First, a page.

If your relaxing over the festive period after a hard earned year in retail maybe you should take some time to take a look at the fashion 'resale' sector?
According to a recent report by resale platform ThredUp, the market has grown 21 times faster than first hand fashion retail over the past three years and is expected to grow from 24 billion US dollars to 51 billion US dollars in the next five years, in the United States alone.
That means the secondhand market will be 1.5 times bigger than fast fashion by 2028, when previously-owned items are forecasted to account for an average of 13 percent of American closets.
I talk a lot about the disruption that is the rise of 'social commerce' and how its going to mean the end of your website, and quite possibly your business.
With over 3.7bn people around the world on one social media platform or other it's inevitable that today's customer is tomorrow's competitor.
With a car boot sale mindset we are now seeing the acceptance, approval and adoption of people getting involved in the resale of their own wardrobe and household items.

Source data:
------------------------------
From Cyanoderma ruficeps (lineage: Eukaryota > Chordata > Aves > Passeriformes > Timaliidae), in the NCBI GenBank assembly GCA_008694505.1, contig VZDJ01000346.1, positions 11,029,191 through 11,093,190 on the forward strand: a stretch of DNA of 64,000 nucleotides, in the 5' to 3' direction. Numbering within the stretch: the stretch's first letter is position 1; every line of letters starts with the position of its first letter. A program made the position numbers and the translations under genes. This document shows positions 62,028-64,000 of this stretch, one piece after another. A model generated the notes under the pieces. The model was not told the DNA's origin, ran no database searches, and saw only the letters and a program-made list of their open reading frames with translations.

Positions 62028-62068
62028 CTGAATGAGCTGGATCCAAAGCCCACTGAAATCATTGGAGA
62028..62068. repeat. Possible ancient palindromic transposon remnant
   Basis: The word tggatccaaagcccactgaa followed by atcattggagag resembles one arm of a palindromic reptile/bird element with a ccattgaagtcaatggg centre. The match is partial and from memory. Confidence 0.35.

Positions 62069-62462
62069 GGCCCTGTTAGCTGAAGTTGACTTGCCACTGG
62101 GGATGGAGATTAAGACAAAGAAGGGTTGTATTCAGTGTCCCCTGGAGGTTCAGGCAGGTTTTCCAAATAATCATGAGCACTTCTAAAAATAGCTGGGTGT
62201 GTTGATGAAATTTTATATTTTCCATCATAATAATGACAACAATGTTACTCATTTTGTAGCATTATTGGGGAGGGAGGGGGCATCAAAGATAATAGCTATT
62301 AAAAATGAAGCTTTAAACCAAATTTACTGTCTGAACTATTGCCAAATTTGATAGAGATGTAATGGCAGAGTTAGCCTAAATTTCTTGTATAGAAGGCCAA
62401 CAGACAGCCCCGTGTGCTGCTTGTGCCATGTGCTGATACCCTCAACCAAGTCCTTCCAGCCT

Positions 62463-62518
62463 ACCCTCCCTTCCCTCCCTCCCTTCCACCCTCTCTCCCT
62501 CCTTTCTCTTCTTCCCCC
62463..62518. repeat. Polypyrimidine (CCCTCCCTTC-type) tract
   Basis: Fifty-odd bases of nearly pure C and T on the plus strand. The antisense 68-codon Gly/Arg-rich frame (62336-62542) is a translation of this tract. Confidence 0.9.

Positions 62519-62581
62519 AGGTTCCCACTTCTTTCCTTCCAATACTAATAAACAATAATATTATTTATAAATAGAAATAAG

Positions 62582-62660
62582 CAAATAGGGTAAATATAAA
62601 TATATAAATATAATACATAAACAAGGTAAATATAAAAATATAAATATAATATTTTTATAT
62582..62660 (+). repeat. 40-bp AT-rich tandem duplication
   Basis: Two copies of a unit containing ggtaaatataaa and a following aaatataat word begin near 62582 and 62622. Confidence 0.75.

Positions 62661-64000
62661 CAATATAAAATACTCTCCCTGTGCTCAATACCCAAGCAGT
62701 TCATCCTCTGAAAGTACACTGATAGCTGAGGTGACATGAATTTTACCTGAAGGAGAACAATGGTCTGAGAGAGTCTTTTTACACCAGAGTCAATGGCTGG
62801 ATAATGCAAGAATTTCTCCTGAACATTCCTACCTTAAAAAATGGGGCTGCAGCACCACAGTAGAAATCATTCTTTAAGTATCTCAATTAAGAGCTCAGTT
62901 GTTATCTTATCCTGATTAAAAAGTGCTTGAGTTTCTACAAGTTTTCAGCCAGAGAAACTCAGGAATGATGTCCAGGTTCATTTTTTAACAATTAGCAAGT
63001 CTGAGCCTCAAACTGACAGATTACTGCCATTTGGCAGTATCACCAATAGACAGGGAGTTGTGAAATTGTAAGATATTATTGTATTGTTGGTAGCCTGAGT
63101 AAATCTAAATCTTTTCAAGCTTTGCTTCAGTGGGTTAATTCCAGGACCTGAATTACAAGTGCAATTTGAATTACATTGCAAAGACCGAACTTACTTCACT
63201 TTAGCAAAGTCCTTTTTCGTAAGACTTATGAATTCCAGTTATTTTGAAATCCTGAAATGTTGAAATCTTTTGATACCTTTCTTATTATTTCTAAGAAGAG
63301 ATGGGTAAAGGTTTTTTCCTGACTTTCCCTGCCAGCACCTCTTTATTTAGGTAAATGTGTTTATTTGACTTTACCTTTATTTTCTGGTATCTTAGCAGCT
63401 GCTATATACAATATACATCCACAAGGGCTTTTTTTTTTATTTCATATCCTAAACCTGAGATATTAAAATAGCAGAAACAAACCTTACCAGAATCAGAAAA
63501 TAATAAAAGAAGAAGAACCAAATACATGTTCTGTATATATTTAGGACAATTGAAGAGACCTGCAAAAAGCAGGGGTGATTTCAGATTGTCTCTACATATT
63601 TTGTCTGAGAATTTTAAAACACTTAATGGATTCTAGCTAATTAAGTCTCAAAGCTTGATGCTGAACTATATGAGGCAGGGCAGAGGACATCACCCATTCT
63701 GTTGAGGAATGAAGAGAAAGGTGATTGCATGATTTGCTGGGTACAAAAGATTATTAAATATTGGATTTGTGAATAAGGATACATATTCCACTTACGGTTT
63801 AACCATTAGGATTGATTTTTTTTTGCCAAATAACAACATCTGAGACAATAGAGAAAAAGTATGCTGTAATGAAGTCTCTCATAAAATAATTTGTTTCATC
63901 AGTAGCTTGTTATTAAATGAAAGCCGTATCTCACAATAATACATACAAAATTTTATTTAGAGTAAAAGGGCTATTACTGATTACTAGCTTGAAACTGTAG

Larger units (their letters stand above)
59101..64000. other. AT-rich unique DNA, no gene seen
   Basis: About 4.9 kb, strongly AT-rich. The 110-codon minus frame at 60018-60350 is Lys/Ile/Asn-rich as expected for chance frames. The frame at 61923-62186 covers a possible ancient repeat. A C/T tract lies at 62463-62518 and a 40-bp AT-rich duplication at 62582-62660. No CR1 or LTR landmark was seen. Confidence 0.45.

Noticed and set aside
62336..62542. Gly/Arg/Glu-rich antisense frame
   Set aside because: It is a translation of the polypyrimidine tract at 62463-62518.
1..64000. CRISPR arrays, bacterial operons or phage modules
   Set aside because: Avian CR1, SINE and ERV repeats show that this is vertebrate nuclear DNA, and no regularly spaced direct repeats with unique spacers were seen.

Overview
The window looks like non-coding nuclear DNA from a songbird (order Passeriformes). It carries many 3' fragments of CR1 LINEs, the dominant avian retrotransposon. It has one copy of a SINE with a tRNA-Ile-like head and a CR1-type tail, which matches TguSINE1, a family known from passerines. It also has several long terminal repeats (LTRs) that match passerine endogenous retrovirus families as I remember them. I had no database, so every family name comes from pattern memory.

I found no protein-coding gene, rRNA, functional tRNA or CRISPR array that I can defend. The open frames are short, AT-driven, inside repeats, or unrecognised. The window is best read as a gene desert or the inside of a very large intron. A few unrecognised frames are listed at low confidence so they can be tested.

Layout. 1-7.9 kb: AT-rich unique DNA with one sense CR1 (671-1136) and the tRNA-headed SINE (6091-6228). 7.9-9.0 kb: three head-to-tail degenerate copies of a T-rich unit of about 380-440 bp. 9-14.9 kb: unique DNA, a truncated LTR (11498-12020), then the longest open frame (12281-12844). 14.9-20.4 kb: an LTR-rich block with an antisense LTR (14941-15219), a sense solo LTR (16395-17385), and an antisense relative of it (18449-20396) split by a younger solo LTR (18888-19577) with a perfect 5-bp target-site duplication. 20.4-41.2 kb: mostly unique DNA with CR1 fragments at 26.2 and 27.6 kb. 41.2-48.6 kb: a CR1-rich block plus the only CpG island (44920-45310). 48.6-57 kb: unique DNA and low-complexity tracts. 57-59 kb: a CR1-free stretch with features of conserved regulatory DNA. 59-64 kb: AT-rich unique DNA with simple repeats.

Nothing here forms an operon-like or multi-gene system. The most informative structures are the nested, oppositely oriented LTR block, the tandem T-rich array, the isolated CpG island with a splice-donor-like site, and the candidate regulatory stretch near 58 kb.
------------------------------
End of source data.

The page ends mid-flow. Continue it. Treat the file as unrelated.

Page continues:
Don't believe me take a look at Facebook marketplace, what about all those irritating Instaglam influencers who have a bigger following than some major retail brands I could mention - this is micro behavioural trends impacting macro retail economics and should not be ignored.
Younger consumers are the ones driving this growth. Affected by the aftermath of the 2008 economic crisis and plagued by student debt, young adults are the “thriftiest” of generations according to recent research. For many of them, fashion resale offers an extra source of income. “Personal closets transform into a revenue stream and shopping decisions are made by looking at investment potential.
Clothes are seen as tradable assets. Platforms such as The RealReal and Vestiaire Collective allow us to know how much those pieces can be worth and therefore can be traded upon season after season”,
As such there are some of those retailers who are already considering how to get involved. Zalando, the European fashion marketplace, opened a pop-up store in Berlin earlier this year to sell used fashion items purchased from customers of Zalando Wardrobe. Similarly, H&M has announced an ecommerce trial of second hand sales for its & Other Stories brand.
Social media, it's just for award wins and pictures of your Christmas dinner isn't it?
Also working to the resale market’s advantage is the fact that consumers are becoming increasingly aware of the environmental impact of the fashion industry. A recent report by British NGO Fashion Revolution revealed that one in three European consumers take sustainability into account when shopping for clothes.